The power supply is a key component in every computer build, and knowing which one you have is very important.
You cannot upgrade specific components in your build without knowing exactly which power supply you have and how powerful it is.
Fortunately, there are multiple ways of checking your power supply’s model, and we’ll show them all in the guide below.
Without further ado, let’s get started.
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Method 1: Physically Checking Your PSU
One of the safest ways to check which PSU model you have and how powerful it is, is by physically inspecting it inside your computer’s case.
If your computer has a glass pane on one side, it’s simple to glance and observe the type and strength of the power supply unit you’re using.
Otherwise, if it’s a regular case without glass, you’ll have to unscrew a few things, open it manually, then put it back together. Make sure to take a photo of the PSU or write down the information, so you don’t end up forgetting the model while assembling your case back together.
Note: Opening your computer’s case will instantly void the warranty, so if you recently purchased your computer as a pre-built rig, we suggest skipping this method and moving over to one of the other ones listed below. Voiding your warranty is not recommended.
If you still keep all of the boxes you received with your computer’s purchase, regardless if it’s pre-built or you bought the parts separately, you can usually find all the information you need on the package in which you received the PSU.
Method 2: Inspect The List Of Components (Warranty)
If you don’t want to void your warranty, or you just don’t feel confident enough to disassemble your computer’s case, the next best way to get information about your PSU’s exact model is by inspecting the list of components you received with the purchase.
For those who bought a pre-built rig, your list of components, which also serves as a warranty, should contain all required information about each included component.
On it, you should be able to find at least the model of the PSU, although the wattage is also often included. Then, you can do a Google search for that particular model and find out more about it, including fixes and common problems that community members reported.
Method 3: Looking Up Your Rig On The Internet
This is another useful method for those who purchased a pre-built rig and don’t know the exact model of their PSU and have no list of components, yet cannot open the case because it will void the warranty.
If you know the name of the seller, or even better, the name of the rig you’ve purchased, visiting their website should be of great help as you’ll be able to find the model and hopefully all required information for the included parts.
For example, NZXT’s website features a pre-built computer section where customers can pick what seems to be the best choice for them based on different price categories. Even if you are very new to hardware and don’t know what’s included in your build, but you’re sure that you purchased your PC from them, you can open the website and look for the model based on the price you paid.
Then, reading more about that specific build should give you more than enough information about all parts included.
This is the case with many other brands that sell pre-built rigs, and chances are that a local, smaller business will also have a website with all components listed.
Why Should I Know My PSU Model?
If you’ve ever considered building your own PC, then you’ve probably heard the term “buying a cheap PSU will cost you a lot in the long run,” and you’re wondering whether that’s true or not.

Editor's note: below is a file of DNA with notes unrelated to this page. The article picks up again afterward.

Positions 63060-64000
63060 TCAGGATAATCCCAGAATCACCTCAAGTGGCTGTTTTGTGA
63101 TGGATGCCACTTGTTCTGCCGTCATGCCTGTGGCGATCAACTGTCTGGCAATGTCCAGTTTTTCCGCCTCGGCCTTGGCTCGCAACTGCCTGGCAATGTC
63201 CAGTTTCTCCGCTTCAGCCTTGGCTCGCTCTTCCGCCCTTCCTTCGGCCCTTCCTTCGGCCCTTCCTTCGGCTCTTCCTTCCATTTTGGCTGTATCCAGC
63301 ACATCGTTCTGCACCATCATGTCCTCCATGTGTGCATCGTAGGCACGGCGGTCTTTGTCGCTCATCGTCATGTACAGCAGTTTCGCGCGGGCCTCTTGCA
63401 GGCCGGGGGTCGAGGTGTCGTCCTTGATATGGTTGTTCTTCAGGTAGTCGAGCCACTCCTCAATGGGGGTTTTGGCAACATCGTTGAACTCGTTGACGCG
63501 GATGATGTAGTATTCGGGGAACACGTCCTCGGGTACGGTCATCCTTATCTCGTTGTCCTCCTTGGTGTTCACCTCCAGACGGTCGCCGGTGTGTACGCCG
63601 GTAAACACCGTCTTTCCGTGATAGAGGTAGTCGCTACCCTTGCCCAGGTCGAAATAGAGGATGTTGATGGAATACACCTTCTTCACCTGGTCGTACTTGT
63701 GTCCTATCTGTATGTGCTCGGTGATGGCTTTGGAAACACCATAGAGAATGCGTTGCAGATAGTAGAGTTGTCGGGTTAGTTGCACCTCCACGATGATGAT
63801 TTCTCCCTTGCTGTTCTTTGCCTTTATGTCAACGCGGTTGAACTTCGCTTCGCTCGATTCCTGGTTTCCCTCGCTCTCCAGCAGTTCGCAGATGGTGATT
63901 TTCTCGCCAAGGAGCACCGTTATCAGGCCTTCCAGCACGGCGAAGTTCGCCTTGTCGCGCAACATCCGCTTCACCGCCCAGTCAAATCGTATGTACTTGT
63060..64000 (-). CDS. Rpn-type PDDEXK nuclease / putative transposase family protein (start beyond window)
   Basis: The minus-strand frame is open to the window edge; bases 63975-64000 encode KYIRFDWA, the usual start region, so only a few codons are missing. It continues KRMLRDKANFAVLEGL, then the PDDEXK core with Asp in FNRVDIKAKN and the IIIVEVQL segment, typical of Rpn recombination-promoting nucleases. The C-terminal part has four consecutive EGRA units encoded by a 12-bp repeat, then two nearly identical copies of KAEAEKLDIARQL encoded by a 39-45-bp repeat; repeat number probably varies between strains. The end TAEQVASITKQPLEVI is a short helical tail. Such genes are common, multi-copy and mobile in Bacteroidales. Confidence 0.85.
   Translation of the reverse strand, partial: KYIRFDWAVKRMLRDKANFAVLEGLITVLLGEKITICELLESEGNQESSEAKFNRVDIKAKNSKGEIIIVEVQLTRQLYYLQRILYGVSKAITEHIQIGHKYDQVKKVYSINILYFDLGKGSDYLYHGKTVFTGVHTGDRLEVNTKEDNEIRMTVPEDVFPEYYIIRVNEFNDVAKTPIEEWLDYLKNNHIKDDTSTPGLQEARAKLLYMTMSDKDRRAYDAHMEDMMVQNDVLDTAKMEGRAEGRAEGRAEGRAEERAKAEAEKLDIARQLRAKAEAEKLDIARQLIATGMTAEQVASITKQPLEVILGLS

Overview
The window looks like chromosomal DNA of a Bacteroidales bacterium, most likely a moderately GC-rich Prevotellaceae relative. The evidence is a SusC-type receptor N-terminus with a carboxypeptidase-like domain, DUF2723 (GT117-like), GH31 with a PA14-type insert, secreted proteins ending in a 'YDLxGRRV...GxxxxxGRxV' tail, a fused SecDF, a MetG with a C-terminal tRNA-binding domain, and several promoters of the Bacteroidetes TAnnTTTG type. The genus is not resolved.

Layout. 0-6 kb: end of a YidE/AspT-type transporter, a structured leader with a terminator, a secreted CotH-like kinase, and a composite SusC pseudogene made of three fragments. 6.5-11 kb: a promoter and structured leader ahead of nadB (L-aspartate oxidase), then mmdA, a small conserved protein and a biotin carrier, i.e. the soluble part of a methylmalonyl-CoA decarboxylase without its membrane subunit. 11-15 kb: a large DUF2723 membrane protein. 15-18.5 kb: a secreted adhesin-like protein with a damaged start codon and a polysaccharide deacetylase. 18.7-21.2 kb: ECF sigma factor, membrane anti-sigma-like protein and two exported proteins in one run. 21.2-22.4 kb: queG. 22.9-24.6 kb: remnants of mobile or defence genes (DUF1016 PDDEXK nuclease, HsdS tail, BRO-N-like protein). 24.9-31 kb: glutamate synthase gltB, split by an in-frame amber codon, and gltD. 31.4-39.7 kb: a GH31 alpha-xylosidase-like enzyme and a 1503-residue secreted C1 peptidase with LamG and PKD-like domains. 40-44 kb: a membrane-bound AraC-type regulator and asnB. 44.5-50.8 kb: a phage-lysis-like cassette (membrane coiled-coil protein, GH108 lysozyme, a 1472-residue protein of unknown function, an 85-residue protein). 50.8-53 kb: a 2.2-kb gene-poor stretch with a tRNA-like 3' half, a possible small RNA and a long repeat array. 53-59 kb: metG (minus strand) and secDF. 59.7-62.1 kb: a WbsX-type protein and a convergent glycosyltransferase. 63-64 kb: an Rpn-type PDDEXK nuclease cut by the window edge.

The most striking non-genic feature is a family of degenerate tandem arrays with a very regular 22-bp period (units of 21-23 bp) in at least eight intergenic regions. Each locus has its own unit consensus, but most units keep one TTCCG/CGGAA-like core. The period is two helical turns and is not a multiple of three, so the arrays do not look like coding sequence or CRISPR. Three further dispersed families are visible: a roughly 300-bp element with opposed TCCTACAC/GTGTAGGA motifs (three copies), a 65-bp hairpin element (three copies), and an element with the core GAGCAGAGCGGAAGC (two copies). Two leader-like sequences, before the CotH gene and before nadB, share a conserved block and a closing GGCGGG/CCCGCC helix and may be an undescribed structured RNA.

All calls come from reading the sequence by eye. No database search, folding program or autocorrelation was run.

Well, it is.
The power output of your PSU determines whether you’ll be able to upgrade to more power-hungry parts in the future. If you have a weaker power supply and purchase a power-hungry GPU, for example, you’ll experience a lot of problems while using your PC, such as a flashing screen, system freeze, blue screen of death, or your computer shutting down frequently.
Then, you’ll have to buy another PSU, which is already paying a lot.
Therefore, prior to upgrading any part in your system, it is advisable to verify if your power supply can accommodate the modification.
You can do this using one of the three power supply calculators listed below:
- Seasonic Power Supply Calculator
- Outervision Power Supply Calculator
- CoolerMaster Power Supply Calculator
If the result comes out as 500W, for example, we recommend purchasing a PSU that’s at least 50W or 100W more powerful than that. You shouldn’t risk being on the border between what’s acceptable or simply not enough.
Note: An online power supply calculator is not a hundred percent accurate, but it’s enough to get a rough representation of what you’ll need to supply your components with in case you’re making an upgrade or simply building your first PC by yourself.
Also, when it comes to purchasing a power supply, we always recommend investing a bit more, as a faulty PSU can permanently damage the more expensive parts in your system, such as your processor, graphics card, and motherboard.
Premium PSUs have better cooling systems, which should ensure it doesn’t stop working due to an unbearable temperature and are often modular, which is very important for those who care about aesthetics while building their rigs.
Knowing what model a specific component is in your system can be very easy, as long as we’re not talking about a power supply.
Unfortunately, while most hardware-inspecting programs can give you an accurate list of information in just a few seconds, that doesn’t apply to PSUs.
However, by spending a bit of time doing the research and using the methods listed in the guide above, you’ll be able to find out what type of power supply is included in your computer, which can often be crucial information.